The old joke about “two Jews, three opinions,” is usually true when it comes to Jewish advocacy groups. President Donald Trump’s announcement that the United States would recognize Jerusalem as Israel’s capital city inspired jubilation in groups on the Jewish right and dire warnings from the left.
But the Trump tax reform proposal, which passed both chambers and is now in conference discussions, offers a moment of unity this typically turbulent community. All groups have come to a rare consensus against the repeal of the Johnson Amendment, a decades-old prohibition on preaching politics from the pulpit. The repeal is currently in the House version of the tax reform bill.
Jewish groups are also united in their concern that the tax reform effort, which discourages deductions for charitable organizations, will result in a hit to Jewish communal non-profits.
“Wall to wall agreement in the #Jewish community is too rare. We’re together in opposing repeal of the #JohnsonAmendment – a harmful solution to a nonexistent problem,” tweeted on Friday Michael Lieberman, the Anti-Defamation League’s Washington counsel and director.
The Johnson Amendment is a 1954 provision in the U.S. tax code which prohibits nonprofits receiving tax-deductible donations from endorsing or opposing candidates. It was put in place to ensure that organizations that enjoy the tax break will not use it for politicking, and it has special bearing on houses of worship and religious institutions, where only a thin line separates religious values and political attitudes.
In February, shortly after taking office, Trump vowed to “totally destroy” the Johnson Amendment, which, he argued, endangered religious freedom. The move was set in motion during the 2016 presidential campaign as part of the discussion held between then-candidate Trump and his evangelical advisory board.
A repeal of the Johnson Amendment would allow political donors to make tax-deductible contributions to churches and synagogues that promote their political agenda, including those that directly endorse candidates for office.
Pushed forward by Trump’s evangelical allies, who believe this would free them from legal constraints limiting churches’ political speech, the move is opposed by all Jewish denominations, even the Orthodox groups who endorsed other aspects of Trump’s political agenda, including those aimed at promoting non-public education,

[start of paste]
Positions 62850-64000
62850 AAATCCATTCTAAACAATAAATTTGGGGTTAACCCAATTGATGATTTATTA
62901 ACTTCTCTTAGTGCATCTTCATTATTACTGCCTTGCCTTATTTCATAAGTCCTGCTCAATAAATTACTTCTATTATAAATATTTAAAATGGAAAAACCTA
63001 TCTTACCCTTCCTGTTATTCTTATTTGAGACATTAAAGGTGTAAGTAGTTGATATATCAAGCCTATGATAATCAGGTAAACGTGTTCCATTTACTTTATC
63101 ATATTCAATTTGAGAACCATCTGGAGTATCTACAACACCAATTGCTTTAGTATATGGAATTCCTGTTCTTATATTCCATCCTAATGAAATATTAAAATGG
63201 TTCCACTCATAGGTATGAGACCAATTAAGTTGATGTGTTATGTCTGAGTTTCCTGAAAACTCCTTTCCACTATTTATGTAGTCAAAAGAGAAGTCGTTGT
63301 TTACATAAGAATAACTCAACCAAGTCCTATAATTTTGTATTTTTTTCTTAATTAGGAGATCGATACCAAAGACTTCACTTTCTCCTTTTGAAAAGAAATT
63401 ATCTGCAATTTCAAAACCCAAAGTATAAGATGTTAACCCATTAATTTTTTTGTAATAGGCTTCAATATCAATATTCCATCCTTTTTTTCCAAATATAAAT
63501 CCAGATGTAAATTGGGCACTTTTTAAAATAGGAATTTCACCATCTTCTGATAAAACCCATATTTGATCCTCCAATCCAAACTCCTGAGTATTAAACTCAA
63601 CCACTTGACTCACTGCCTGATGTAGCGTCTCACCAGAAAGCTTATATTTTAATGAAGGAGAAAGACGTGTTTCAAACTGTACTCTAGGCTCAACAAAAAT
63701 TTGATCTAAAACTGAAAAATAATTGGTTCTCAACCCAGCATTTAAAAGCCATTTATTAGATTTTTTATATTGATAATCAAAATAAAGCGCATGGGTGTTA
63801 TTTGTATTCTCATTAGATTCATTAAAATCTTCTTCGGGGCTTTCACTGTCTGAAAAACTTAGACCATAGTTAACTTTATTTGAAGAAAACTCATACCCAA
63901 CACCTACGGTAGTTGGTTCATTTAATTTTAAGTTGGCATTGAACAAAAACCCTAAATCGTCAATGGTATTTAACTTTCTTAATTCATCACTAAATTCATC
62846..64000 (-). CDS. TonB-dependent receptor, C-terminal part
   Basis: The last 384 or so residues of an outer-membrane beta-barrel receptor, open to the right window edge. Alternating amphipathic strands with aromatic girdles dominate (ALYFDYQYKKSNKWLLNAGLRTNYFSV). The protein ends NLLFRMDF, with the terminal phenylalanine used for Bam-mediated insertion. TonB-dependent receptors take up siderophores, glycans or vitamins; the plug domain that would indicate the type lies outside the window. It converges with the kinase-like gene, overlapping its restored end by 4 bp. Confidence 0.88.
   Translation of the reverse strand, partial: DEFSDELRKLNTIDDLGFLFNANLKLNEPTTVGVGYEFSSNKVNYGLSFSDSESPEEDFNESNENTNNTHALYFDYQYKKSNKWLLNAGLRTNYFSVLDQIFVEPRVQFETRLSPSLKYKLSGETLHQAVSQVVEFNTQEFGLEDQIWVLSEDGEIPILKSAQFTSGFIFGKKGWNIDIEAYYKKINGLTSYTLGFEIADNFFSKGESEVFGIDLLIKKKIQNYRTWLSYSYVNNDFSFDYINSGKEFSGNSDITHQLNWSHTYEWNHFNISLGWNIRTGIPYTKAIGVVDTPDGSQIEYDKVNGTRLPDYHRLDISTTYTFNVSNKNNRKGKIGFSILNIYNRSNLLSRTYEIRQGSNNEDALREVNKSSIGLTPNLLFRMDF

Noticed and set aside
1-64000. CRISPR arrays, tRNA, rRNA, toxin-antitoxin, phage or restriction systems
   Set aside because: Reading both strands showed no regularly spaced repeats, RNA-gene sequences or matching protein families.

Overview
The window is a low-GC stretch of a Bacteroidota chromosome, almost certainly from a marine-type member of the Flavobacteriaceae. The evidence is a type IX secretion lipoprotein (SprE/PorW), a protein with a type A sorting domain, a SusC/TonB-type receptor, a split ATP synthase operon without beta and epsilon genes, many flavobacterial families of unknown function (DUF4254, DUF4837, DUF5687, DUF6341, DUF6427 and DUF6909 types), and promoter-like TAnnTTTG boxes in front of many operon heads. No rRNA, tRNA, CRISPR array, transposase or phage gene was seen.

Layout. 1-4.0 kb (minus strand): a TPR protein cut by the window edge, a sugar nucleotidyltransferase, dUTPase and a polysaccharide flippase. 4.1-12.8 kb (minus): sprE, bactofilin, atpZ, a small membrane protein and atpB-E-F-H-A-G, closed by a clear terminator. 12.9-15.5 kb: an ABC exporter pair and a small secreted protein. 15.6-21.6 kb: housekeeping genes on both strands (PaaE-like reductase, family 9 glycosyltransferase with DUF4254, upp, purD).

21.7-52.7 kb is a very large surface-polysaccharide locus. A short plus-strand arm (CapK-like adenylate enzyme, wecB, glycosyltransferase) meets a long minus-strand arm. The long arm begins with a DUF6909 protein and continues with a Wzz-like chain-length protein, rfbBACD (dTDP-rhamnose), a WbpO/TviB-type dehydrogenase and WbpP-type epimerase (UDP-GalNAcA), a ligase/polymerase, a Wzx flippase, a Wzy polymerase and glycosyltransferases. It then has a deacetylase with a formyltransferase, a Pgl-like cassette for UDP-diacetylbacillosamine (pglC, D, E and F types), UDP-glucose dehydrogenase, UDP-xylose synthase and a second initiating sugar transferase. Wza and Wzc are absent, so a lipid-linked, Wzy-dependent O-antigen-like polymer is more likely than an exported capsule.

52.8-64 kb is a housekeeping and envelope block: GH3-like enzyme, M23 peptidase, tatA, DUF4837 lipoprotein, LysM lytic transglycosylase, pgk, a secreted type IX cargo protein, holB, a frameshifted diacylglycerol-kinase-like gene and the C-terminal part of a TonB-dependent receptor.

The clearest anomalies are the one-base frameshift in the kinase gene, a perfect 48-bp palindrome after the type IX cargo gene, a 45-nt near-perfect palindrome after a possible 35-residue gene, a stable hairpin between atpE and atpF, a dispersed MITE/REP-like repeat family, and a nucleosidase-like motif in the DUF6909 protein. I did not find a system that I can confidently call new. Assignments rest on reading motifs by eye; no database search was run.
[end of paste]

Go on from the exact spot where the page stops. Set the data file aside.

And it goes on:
The Orthodox Union sent a letter on December 7 to leaders of the House-Senate Conference Committee, listing their hopes for changes in the final language to the new tax bill. Among them is a call for preserving the Johnson Amendment. “The rabbis and lay leaders of our community believe the Johnson Amendment appropriately protects the integrity of our congregations and insulates clergy and congregations from inappropriate political pressure and divisiveness,” wrote Jerry Wolasky and Nathan Diament who lead the OU’s advocacy center.
Agudath Israel, which has backed many of Trump’s initiatives also weighed in against the repeal. “We think that keeping religious entities like synagogues and yeshivos out of politics is the best way to protect the religious autonomy of such entities,” said the group’s executive vice president Chaim Dovid Zwiebel.
“The Johnson Amendment has insulated religious entities from the inevitable pressure they would face to get involved in political campaigns. And that’s a good thing – for the integrity of the political process, and even more so for the autonomy of religious institutions.”
Liberal Jewish denominations, who are not considered to have much sway over Trump’s decision making process, also oppose the repeal and changes to the charitable deducation.
Indeed, the need to preserve that deduction that unites all groups in the Jewish non-profit world. Senate and House versions differ on this issue, but both would discourage taxpayers from itemizing their deductions, thus turning charitable giving into a less attractive option. This could have a major impact on charities across the board and would hurt all Jewish organizations that rely on individual donors.